In the last few years, social media has become a very popular way to communicate, connect with others, and share information. Social media is widely used among our students, the parents of our students and leaders in education. Why not use the power of social media to connect with our parents, students, and education leaders? The most difficult part is probably deciding where to start. I would like to focus on a few of the most popular; Twitter, Facebook, and Pinterest.
Twitter can be used for multiple things in your classroom. One of the best ways to use Twitter is to connect with other educators and develop a PLN. If you are interested in doing so, you can check out my ICATS post on developing a PLN from October during Connected Educator Month. That article goes into great detail of how to find, follow, and connect with leading educators around the world.
A second way you might use Twitter in your classroom is similar to a backchannel. You can create a hashtag and engage your students by having them highlight comments and important facts during a lesson or guest speaker. This could become a great source for information and the creation of a study guide for students before a quiz or test.
The creation of a twitter account is easy. Just go to twitter.com and sign up by putting in your email address with a password. You will be up in running in a matter of minutes. Search for people that you may be interested in following. Perhaps it is a keynote speaker from your last conference or an author of a great educational article or book that you have read. If you are on someones website, you may notice the Twitter logo or bird with the words “follow me.” Many times you can follow the person by clicking on that icon. You will then begin to see posts by the people you follow in your timeline. Many of these posts will lead you to great articles and resources that will be of interest to you.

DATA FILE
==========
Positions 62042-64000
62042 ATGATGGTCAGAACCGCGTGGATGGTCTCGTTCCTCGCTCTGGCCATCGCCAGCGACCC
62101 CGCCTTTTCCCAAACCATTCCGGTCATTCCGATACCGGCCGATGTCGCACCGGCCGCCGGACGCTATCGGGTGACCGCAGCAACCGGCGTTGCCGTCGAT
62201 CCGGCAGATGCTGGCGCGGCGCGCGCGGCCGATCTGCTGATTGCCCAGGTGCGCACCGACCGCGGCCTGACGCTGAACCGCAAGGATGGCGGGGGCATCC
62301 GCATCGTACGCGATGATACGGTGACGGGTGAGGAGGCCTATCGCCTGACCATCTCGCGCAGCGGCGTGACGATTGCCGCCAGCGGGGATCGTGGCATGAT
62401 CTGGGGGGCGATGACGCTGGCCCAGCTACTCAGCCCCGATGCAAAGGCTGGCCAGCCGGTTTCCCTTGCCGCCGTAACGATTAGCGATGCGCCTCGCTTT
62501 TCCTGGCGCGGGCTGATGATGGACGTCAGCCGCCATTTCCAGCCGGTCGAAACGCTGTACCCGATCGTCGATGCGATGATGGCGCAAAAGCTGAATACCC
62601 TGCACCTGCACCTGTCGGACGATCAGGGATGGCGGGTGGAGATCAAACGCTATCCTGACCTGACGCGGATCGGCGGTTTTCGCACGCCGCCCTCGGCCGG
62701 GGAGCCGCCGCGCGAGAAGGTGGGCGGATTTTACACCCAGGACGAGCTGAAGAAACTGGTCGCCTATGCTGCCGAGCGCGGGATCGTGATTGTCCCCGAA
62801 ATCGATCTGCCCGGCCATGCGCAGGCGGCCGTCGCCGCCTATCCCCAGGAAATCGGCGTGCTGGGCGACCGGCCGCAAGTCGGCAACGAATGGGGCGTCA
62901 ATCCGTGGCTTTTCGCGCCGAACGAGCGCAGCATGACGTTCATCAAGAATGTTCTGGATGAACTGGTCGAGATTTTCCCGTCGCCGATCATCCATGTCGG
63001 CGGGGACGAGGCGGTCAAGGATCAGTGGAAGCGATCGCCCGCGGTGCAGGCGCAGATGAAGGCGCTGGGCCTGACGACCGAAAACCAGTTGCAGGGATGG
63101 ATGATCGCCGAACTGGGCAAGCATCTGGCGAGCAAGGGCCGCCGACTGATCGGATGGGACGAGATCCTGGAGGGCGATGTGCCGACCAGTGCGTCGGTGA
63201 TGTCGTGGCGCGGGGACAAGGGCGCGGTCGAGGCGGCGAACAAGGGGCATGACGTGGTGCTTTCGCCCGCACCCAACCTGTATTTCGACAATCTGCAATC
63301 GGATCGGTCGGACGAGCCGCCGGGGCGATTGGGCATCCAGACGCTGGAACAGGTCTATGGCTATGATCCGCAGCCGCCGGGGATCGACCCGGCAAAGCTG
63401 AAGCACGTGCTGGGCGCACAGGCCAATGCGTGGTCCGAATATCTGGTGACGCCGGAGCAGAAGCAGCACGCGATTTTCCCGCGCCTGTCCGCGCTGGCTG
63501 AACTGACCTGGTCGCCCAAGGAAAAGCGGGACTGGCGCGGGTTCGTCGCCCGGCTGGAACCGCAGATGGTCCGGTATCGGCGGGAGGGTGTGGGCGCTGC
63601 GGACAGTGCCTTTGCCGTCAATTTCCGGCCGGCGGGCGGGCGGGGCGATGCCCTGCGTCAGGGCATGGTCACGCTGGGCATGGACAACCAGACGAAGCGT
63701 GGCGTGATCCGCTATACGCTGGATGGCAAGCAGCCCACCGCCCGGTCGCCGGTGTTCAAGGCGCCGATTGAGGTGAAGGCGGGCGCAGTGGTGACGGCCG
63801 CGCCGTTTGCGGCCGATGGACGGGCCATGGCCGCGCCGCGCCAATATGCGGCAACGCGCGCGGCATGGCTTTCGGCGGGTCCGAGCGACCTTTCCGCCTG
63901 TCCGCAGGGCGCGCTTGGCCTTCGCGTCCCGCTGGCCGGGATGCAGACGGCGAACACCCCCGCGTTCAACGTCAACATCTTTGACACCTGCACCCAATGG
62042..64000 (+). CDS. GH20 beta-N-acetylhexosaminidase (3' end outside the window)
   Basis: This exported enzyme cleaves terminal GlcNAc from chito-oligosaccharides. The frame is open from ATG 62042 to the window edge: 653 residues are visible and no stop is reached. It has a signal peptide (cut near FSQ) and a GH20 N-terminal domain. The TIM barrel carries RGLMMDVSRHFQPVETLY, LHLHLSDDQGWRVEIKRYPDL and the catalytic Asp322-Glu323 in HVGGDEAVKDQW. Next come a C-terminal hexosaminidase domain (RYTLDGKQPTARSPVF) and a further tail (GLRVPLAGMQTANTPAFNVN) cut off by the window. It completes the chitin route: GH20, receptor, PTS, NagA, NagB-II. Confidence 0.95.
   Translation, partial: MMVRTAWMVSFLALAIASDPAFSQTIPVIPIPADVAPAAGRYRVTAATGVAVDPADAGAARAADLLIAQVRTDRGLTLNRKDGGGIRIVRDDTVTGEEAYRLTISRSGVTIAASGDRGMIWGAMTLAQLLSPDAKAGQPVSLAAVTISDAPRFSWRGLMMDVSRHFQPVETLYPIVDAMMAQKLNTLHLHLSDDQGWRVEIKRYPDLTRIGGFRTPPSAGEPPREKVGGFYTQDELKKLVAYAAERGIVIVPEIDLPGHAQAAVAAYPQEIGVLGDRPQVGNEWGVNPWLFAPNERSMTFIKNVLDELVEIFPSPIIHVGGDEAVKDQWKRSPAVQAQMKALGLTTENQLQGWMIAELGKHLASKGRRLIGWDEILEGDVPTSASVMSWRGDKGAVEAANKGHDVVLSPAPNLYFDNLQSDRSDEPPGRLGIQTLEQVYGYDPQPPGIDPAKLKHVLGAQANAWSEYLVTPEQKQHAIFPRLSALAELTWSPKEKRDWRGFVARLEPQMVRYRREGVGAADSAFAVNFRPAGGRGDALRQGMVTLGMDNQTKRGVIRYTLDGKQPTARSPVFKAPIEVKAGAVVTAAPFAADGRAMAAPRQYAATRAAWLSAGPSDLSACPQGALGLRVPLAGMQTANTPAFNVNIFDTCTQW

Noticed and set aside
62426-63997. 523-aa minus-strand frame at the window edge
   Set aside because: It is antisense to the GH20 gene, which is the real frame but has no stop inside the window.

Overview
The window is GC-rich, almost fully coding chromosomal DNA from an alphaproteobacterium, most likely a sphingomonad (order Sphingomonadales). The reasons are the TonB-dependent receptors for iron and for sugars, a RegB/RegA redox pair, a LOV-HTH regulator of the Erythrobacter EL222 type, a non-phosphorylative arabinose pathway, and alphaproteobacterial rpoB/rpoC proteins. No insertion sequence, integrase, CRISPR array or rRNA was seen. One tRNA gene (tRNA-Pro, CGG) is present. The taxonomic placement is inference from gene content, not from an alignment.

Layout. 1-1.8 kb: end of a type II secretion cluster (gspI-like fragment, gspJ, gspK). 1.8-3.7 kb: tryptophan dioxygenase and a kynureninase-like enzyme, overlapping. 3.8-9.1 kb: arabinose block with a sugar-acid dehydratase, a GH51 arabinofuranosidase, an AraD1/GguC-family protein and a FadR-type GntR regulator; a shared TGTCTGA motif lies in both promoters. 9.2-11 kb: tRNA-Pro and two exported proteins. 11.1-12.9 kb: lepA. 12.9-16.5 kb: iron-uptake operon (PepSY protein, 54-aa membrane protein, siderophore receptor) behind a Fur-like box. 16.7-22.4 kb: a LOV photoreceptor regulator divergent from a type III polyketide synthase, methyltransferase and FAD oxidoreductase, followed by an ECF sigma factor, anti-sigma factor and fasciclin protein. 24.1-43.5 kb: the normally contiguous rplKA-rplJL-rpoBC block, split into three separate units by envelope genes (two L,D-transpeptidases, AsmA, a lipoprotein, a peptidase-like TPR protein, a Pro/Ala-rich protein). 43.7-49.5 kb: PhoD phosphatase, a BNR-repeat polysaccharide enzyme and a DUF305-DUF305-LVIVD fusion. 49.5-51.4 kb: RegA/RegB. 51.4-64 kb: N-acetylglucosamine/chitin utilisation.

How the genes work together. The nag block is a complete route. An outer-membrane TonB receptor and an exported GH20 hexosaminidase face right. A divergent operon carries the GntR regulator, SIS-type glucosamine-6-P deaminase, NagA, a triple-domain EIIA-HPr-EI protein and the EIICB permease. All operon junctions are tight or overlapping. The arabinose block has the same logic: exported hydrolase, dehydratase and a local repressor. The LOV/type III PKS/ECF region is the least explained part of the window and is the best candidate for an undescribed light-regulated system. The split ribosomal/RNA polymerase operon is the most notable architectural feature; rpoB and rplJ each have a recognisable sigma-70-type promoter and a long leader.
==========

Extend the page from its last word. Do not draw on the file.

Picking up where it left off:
As you read more articles posted by the people you follow, you might begin following the author of the article itself. Soon, people will begin following you. I began exploring hash tags and would read posts from educators within the hash tag. For example, #edchat or #edtech. A hashtag is the pound sign followed by a topic. While watching many of your favorite television shows you may have noticed a hashtag followed by the name of the show in the corner of the screen. You can now get on Twitter and type in that hashtag and read people’s comments as the show is broadcasting.
For a great list of hashtags and people to follow, here is a great resource created by my fellow ICAT and colleague Tim Wilhelmus: http://www.livebinders.com/play/play?id=207036
Pinterest is a little different. It is more like an digital bulletin board. It allows you to search topics that can lead to great lessons and resources that have been pinned by other educators. Members pin things they like and place them on a titled board that you create. It board could be the name of a novel or unit that you teach. All of the things that you pin on that board would be ideas and resources that you would use as you teach that topic. On Pinterest; a pin starts with an image, website link, or video that is added by you. You can add a pin from a website using the Pin It bookmarklet or upload an image from your computer. Any pin on Pinterest can be repinned, and all pins link back to their source. If you would like to learn more about Pinterest, check out Dee Higgs’s article from Connected Educator Month.
One that has been around for a quite a while is Facebook. Many schools in our district have Facebook pages that parents, teachers, and students can “like” and then announcements, photos, and information that is shared from each school shows up on your timeline. That is just one way that we are utilizing Facebook.
If you do not belong to any form of social media, then choose one of the above sites and create an account. Then share out how you, your school, or an educator that you know utilizes social media for education. If you do not know anyone and your school does not use it, then explain how you “believe that you could” utilize social media.